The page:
I’ll summarize my long-winded (but well-adorned) post on the Kindle by saying: solid device, don’t like the spending model around eBooks. While the ultimate solution for digital music and video is obviously based around subscription businesses, it’s not so clear for books. Fundamentally the book industry has a long way to go before it truly gets threatened by the digital book industry (though clearly they shouldn’t wait forever).
I buy a lot of used books myself (on Amazon I rarely spend more than $6, shipping included, for any given book I buy). I’ve been pondering quite a bit on how to make a “used” eBook model work, and I think for a closed system like the Kindle, it’s a real possibility. Unlike MP3s, for example, which can be duplicated perfectly infinite times, a book “file” on the Kindle has a unique code, and all Kindles are “registered” to talk to Amazon’s servers. In other words, there’s no such thing as a “copy”, just an individual “instance”. As a result, when a single “new copy” of an eBook is sold, it’s instance is known forever. Therefore, just as in paper books, there are a finite number of copies in existence, although unlike paper books, Amazon knows exactly where they all are.
How it works…
So what if, after reading a book, the reader could choose to “sell it back” to Amazon? After all, when I get a paper book I can do just that (or give it to a friend), and neither Amazon nor the publisher mind terribly that I do (otherwise the used bookstore industry would be illegal). And what if by selling it back, the original reader could get a modest credit, say $2, for use exclusively on the Kindle store. Not much money, but it basically implies that at $9.99 per book, you get 1 free with every 5 you buy.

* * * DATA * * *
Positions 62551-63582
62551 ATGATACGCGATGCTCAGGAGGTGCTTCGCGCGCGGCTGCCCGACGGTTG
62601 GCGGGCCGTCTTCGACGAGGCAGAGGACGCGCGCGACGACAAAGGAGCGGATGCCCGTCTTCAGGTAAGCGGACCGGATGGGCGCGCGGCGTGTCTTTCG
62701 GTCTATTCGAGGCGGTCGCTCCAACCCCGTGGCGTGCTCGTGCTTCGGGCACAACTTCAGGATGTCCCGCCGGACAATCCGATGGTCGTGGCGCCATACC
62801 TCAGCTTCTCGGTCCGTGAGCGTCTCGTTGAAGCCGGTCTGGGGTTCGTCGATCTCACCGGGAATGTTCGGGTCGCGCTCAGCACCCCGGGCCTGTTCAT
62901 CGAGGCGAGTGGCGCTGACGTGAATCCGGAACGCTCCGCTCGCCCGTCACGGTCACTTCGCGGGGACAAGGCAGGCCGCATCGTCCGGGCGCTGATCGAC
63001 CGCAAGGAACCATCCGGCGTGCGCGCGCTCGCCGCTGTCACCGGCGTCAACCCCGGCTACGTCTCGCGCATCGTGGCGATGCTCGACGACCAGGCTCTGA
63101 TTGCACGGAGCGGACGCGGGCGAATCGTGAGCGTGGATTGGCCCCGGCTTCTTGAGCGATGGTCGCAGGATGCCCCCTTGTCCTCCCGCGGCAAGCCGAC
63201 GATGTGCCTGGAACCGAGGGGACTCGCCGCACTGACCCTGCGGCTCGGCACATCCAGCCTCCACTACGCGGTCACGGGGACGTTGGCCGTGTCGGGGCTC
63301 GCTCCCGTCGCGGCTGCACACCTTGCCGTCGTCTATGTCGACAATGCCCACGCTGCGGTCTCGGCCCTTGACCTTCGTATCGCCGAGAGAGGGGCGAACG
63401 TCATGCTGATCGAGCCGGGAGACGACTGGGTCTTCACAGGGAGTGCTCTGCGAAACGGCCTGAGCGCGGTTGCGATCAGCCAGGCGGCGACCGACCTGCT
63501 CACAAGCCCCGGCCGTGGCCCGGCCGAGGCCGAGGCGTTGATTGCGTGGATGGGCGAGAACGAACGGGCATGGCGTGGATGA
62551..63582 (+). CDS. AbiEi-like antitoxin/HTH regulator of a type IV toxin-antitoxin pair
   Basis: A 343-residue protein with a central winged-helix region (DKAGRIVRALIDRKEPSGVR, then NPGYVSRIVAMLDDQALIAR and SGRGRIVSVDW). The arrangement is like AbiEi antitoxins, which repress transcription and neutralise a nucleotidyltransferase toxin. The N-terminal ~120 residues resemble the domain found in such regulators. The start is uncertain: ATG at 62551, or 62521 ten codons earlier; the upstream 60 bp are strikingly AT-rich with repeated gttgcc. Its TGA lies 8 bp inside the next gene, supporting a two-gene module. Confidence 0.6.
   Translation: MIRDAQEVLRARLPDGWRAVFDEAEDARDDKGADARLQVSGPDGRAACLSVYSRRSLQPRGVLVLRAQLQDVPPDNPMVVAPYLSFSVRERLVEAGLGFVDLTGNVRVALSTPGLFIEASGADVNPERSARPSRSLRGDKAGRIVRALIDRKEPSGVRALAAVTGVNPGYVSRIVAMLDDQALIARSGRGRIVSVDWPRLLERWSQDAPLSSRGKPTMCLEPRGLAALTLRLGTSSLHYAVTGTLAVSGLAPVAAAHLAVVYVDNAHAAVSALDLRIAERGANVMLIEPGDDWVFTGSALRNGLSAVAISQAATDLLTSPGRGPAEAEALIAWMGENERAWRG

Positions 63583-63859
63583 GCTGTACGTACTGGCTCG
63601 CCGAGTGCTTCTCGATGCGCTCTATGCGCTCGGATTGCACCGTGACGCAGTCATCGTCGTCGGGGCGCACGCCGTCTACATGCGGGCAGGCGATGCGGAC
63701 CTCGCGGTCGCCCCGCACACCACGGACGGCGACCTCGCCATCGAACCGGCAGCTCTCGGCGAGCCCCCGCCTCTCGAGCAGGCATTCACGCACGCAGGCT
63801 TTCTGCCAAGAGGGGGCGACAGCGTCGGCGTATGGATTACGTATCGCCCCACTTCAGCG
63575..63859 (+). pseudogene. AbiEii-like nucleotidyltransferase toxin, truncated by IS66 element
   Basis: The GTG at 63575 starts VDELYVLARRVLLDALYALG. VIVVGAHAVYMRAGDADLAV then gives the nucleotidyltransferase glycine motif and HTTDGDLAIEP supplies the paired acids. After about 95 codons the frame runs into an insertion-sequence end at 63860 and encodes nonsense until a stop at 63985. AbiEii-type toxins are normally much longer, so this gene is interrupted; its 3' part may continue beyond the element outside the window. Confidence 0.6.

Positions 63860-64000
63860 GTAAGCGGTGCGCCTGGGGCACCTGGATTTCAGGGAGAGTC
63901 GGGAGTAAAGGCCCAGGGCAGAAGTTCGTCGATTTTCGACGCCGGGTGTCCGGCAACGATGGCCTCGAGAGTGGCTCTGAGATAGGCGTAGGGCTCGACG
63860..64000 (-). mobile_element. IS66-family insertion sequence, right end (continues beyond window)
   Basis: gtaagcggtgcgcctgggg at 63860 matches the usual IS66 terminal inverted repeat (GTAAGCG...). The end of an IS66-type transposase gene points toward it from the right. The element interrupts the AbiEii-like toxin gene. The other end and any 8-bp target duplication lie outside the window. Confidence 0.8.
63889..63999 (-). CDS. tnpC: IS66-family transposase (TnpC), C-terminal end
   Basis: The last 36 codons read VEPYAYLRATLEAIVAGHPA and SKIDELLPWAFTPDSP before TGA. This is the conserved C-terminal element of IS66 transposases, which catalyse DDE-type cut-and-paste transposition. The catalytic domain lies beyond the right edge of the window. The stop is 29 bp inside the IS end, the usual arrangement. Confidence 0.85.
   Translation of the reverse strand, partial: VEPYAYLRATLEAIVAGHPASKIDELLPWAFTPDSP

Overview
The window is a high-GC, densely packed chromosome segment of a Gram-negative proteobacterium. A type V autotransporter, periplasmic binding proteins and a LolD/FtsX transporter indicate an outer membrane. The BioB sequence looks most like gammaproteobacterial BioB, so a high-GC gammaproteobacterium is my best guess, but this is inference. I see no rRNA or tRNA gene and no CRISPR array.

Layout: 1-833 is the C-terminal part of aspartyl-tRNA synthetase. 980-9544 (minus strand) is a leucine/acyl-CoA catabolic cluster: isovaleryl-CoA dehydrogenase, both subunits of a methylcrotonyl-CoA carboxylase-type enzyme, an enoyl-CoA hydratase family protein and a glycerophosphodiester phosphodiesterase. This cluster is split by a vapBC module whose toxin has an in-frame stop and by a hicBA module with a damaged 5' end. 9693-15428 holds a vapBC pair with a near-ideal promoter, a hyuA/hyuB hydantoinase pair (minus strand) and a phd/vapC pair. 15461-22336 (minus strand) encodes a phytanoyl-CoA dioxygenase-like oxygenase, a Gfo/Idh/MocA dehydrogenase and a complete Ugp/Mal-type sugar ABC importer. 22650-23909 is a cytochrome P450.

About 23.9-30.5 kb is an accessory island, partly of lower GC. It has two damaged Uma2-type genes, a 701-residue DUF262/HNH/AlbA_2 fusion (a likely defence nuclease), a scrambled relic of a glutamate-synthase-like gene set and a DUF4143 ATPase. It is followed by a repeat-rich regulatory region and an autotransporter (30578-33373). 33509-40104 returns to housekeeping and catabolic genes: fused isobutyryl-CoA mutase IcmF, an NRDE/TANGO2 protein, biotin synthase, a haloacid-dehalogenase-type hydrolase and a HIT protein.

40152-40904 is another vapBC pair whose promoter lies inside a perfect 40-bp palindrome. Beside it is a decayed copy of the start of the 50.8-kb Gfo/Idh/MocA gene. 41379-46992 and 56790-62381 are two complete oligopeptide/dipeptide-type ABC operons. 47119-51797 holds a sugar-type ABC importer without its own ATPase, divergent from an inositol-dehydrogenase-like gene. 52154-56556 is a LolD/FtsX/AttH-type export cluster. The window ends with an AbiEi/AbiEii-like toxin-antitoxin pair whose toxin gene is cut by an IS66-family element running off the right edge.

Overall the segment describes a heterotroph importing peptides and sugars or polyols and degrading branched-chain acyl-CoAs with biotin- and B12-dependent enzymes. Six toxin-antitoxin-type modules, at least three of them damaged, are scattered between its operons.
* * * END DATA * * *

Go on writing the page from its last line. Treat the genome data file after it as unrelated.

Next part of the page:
By selling the book, the original reader’s Kindle deletes the file, and somewhere in the Amazon servers, one new “instance” of a “used copy” of that particular title is available for purchase. Now, some other Kindle owner can browse the title, see the used copy, and buy it. No matter what there are no extra copies being made. This is key, because the natural cycles of supply and demand will still force new copies to get sold. In fact, this would mimic a highly efficient economic model that does not presently exist in the Kindle landscape (where buying a popular title, say Angels and Demons, costs $7.99, whereas the used paperback is selling for $0.01).
I’d price the used copy at $6.99, though obviously it could be higher or lower, but that seemed like a fair price. Also, the “resale credit” for the used book would have to be less, call it $1 per copy. For the last part of our system to work, Amazon would pay an additional royalty to the publisher at $3.01 per used copy (that number explained later). As our first “why this is important” story – publishers would be generating revenue from used books, something they’ve never done before. In fact, an individual book sale becomes a recurring revenue stream, rather than a one-off sale (nightmare for the accountants, but a plus to everyone else).